History-making hijabi Olympian Ibtihaj Muhammad is getting her own Barbie doll

At Glamour’s Women of the Year Summit on Monday, fencer Ibtihaj Muhammad — who made history in 2016 as the first Muslim-American woman to wear a hijab while competing for the U.S. Olympics team — was officially deemed a “shero,” with Mattel creating a one-of-a-kind Barbie doll in her likeness.

“I grew up playing with Barbies, so being honored with my own Barbie doll that looks like me has definitely been a ‘pinch me’ moment,” Muhammad said in an exclusive statement to Mic. “Because I know the power of playing out your dreams through play, I’m excited that my doll will inspire girls who may have never seen themselves represented before in sports, media or the toy aisle.”


Previous women honored by Matte’s Sheroes collection include Gabby Douglas, Ava DuVernay, Misty Copeland and Ashley Graham, who awarded Muhammad’s doll to her on Monday.

In a release, Barbie’s vice president of global marketing, Sejal Shah Miller, highlighted what specifically makes Muhammad qualify as a “shero.”

“Barbie is celebrating Ibtihaj not only for her accolades as an Olympian, but for embracing what makes her stand out,” Miller said. “Ibtihaj is an inspiration to countless girls who never saw themselves represented, and by honoring her story, we hope this doll reminds them that they can be and do anything.”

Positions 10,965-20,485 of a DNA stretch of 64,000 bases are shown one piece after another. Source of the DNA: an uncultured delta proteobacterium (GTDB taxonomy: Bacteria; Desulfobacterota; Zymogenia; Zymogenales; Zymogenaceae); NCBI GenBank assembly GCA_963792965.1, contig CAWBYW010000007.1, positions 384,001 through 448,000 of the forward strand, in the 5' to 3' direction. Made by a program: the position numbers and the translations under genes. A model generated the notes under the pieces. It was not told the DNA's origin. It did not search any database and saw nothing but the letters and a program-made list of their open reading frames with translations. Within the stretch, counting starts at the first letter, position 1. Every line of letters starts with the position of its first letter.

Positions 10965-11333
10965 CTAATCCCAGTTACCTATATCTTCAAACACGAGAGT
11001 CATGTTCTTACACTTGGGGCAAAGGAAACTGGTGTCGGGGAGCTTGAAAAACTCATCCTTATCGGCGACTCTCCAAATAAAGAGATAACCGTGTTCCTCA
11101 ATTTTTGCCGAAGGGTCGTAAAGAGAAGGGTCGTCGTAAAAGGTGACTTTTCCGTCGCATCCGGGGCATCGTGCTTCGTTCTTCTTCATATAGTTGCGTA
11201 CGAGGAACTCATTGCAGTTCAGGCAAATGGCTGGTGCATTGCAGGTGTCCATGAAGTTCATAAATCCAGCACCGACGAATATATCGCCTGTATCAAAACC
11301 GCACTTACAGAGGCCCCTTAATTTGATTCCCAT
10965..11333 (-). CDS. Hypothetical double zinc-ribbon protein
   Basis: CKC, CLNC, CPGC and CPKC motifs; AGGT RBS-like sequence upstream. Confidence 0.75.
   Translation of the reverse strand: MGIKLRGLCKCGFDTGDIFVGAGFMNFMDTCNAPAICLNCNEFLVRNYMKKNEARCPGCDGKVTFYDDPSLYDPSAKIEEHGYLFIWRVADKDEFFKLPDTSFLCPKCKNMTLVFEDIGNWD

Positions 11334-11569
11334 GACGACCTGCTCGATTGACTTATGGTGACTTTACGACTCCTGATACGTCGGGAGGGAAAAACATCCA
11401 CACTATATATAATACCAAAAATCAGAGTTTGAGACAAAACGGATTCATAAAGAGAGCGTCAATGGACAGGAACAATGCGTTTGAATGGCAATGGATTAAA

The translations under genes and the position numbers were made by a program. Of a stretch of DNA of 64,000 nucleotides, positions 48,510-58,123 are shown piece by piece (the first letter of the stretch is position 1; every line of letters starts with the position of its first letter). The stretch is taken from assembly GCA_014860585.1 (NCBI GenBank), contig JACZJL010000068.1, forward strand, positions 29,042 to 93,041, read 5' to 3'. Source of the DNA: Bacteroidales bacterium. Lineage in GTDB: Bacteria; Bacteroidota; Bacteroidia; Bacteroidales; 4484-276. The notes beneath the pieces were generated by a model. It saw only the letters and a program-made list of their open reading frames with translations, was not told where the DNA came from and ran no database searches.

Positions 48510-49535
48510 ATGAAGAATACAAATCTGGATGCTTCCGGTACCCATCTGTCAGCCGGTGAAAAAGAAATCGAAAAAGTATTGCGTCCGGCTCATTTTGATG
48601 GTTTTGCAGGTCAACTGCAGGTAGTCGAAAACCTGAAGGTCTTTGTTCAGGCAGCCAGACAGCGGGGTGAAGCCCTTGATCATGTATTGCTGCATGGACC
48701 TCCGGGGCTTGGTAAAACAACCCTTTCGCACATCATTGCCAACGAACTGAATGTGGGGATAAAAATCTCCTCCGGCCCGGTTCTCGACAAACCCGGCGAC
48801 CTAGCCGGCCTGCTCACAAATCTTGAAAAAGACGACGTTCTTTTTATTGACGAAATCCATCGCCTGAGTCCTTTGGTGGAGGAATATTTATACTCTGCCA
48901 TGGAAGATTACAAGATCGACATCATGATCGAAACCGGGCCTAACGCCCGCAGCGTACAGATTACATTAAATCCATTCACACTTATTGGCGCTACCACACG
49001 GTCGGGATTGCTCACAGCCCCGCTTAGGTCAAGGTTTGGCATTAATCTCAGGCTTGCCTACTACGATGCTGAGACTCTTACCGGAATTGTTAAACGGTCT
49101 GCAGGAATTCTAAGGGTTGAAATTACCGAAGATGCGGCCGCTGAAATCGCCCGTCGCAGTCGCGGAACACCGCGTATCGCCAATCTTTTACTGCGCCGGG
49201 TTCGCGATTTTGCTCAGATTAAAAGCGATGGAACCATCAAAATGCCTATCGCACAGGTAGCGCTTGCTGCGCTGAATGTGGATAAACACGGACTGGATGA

Vincent Thian/AP

Muhammad’s doll marks a historic moment for Mattel, too, with the company never having created a doll that wears a hijab before. Previously, there was the popular Instagram account — @Hijarbie — which styles the dolls modestly, but that’s it.

“It’s important to create a sense of value in the Muslim child, especially the girl child,” @Hijarbie founder Haneefah Adam told Mic in 2016. “They become more confident, more driven, they believe more in themselves, which leads to an appreciation of herself and her modest lifestyle and upbringing. Instead of dressing up her dolls in clothes she wouldn’t wear, hijabifying it will create a sense of belonging and hopefully make a positive impact.”

With Muhammad’s doll, which will be available for purchase in 2018, that’s hopefully exactly what will happen.